‘Brain Sex With Hillary Clinton’
The former senator and secretary of state led a panel discussion of women journalists reporting from countries led by strong men with crazy ideas. She knew just what to ask.
NEW YORK—When Hillary Clinton closed a lively panel of women journalists covering authoritarian regimes in Russia, China, Turkey, and Georgia at the ninth annual Women in the World Summit in New York, Tina Brown, the event founder, summed it up with a new career suggestion for the former presidential candidate. “That was amazing, like brain sex. You’ve found your next career, Hillary,” she said, suggesting Clinton host a television talk show. “Brain Sex with Hillary Clinton.”
It was a rare treat to see Clinton on the other side of microphone, asking tough questions and leading a super smart discussion about a topic she clearly knows all too well: how to deal with egomaniacal men. She kept her own opinions largely to herself save a few well-timed comments and choice digs that drew raucous applause.
“If I were in a position to be concerned about Russia,” she said and paused when segueing between legendary Russian journalist Yevgenia Albats and BBC’s former China editor Carrie Gracie.
Instead of basking in the spotlight, Clinton guided a conversation she did not dominate. Each of the highly informed women offered her praise, calling her Madam Secretary, and making sure everyone in the crowd knew they wished she was the American president.
Ece Temelkuran, a journalist and author from Turkey, was the first to say exactly what seemed to be on Clinton’s mind. When asked about how Turkish President Recep Tayyip Erdoğan was able to transform Turkey, she warned that her country used to be “normal” like the United States, too.
“There is a pattern, and now the U.S. is experiencing this pattern. In the U.S., people like to think they have a strong establishment, and that the mature democracy in this country will protect them from the madman tactics of Mr. Trump,” she said. “We thought that too. Fifteen years ago Turkey was a normal country. It all changed not only because of one man but because everyone was silent while that one man destroyed democracy.”
She went on to warn that Trump, like Erdoğan, may be creating a global safety net for increasingly authoritarian ideas. “Leaders are building safety nets for themselves. Trump, in a clumsy way, has started to build his safety net,” she said. “He didn’t just go to Saudi Arabia to do the crazy dance with the sword, he was building his safety net.”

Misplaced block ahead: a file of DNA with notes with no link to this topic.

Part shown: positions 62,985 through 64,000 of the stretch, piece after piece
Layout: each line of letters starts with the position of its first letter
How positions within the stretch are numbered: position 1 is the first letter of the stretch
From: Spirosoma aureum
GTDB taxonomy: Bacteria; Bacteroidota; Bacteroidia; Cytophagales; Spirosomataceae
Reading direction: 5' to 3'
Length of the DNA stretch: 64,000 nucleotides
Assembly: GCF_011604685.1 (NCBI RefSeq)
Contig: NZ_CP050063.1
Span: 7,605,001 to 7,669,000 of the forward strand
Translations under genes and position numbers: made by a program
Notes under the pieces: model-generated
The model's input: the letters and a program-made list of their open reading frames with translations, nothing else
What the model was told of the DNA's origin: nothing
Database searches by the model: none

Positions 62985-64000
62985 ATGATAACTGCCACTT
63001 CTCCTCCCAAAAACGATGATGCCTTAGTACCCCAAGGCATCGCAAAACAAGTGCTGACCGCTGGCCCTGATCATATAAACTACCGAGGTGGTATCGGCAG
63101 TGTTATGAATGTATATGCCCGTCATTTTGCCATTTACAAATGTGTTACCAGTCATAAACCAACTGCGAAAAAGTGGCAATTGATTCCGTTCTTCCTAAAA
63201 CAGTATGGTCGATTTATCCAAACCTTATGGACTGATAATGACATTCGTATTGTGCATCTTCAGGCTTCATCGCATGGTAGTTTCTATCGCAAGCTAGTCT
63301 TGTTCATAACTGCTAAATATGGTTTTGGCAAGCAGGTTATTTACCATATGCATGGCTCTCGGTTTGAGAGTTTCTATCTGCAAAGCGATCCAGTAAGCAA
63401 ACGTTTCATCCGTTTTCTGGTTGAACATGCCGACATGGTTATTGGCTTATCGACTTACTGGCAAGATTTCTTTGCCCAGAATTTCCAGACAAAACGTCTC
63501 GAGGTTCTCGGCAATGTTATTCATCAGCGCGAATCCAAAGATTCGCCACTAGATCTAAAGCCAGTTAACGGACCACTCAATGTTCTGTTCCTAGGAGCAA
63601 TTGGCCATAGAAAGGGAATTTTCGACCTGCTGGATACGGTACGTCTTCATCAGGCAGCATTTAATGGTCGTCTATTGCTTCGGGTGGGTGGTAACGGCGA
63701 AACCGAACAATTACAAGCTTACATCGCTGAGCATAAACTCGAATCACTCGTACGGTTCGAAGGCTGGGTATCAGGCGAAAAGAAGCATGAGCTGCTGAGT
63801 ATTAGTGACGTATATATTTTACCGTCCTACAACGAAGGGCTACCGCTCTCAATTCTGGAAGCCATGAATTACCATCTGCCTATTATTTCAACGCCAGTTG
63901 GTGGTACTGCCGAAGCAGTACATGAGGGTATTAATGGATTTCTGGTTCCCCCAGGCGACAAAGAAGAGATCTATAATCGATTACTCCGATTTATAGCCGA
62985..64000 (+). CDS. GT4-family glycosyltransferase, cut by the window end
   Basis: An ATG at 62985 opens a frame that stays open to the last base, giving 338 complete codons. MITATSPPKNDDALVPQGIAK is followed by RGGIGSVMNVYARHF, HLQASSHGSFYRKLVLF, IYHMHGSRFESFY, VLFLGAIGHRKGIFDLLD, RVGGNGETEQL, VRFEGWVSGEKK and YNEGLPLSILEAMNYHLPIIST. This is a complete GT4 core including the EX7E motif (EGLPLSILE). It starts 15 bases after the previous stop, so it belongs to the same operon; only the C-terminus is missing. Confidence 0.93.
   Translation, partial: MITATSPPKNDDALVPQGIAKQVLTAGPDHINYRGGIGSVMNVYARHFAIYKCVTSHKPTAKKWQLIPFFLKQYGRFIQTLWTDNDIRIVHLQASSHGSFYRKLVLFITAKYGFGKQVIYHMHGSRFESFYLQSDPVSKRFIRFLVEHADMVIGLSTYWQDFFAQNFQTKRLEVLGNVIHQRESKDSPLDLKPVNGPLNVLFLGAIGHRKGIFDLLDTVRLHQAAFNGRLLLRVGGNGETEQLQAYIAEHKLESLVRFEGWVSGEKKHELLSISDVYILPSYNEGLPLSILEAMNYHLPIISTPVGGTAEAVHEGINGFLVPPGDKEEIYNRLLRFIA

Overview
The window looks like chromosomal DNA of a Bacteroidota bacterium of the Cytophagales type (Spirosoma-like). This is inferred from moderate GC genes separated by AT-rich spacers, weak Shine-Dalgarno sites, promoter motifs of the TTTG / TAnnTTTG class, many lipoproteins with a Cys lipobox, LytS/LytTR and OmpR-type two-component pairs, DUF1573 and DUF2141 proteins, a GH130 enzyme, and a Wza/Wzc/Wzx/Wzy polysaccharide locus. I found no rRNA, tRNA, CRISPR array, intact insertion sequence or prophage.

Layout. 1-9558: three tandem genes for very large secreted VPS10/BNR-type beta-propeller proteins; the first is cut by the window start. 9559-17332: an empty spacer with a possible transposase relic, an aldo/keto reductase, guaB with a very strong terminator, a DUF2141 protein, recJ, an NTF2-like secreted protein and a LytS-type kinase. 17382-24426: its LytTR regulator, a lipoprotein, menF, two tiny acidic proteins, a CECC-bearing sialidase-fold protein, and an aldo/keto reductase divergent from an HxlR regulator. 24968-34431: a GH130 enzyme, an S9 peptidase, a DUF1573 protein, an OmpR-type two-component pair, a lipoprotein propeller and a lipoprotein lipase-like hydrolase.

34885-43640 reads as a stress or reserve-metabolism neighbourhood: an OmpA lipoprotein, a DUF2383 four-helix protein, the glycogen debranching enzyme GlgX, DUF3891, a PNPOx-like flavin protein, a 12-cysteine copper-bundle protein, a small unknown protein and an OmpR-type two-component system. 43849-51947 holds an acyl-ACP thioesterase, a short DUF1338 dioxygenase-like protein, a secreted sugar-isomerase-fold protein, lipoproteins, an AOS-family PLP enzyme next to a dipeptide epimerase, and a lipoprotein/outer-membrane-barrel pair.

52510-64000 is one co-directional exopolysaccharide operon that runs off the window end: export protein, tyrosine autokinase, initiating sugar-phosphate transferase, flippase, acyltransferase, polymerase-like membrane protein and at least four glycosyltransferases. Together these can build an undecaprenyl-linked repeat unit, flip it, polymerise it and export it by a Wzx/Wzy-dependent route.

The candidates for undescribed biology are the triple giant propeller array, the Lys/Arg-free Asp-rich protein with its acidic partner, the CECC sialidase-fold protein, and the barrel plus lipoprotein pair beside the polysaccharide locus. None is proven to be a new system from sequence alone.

Clinton’s subtle Cheshire cat smile was her only reply.
When Clinton asked Tamara Chergoleishvili, a reporter from Georgia, to talk about what life is like in her country, she explained how Russian President Vladimir Putin has made life nearly unbearable since Russia’s partial invasion of that country since 2008. “As we sit here, an ominous threat is still there,” she said, referring to Putin. “Putin is using useful idiots. He is using macho culture.”
Clinton then added her own summary before quickly moving back to the role of the moderator. “One of the things we know is how Putin has mixed authoritarianism with corruption,” she said, sounding slightly wishful that she was talking to a larger audience than those gathered in the conference hall. “Very selective specific corruption to keep a group of oligarchs in line and on his side.”
Clinton then turned to Carrie Gracie, who led BBC’s China coverage for the better part of the last 30 years, to discuss censorship by the state. “Elite politics can be a dangerous game,” Gracie said, explaining how Xi Jinping has been in a silent rise to authoratism for years. “Obviously Putin could cause a lot of trouble,” she said. “But do we not think China could also cause a lot of trouble?”
The hour-long conversation touched on a variety of topics about these strong men regimes that all sounded slightly familiar here. Gracie suggested that if the West wants to regain its power against Russia and China they might “show, not tell” that the West does it better.
To that, Clinton couldn’t help herself. “Well, we do have an election in November this year,” she said. “There are lessons we can all take away. When you are confronting the potential loss of the values you care about: your freedom, your equality. Do not be quiet. Do not stop talking. Do not stop voting. Do not give in to those whose views are opposite of yours. Keep the conversation going to make sure strong men don’t send us back. We’re not going.”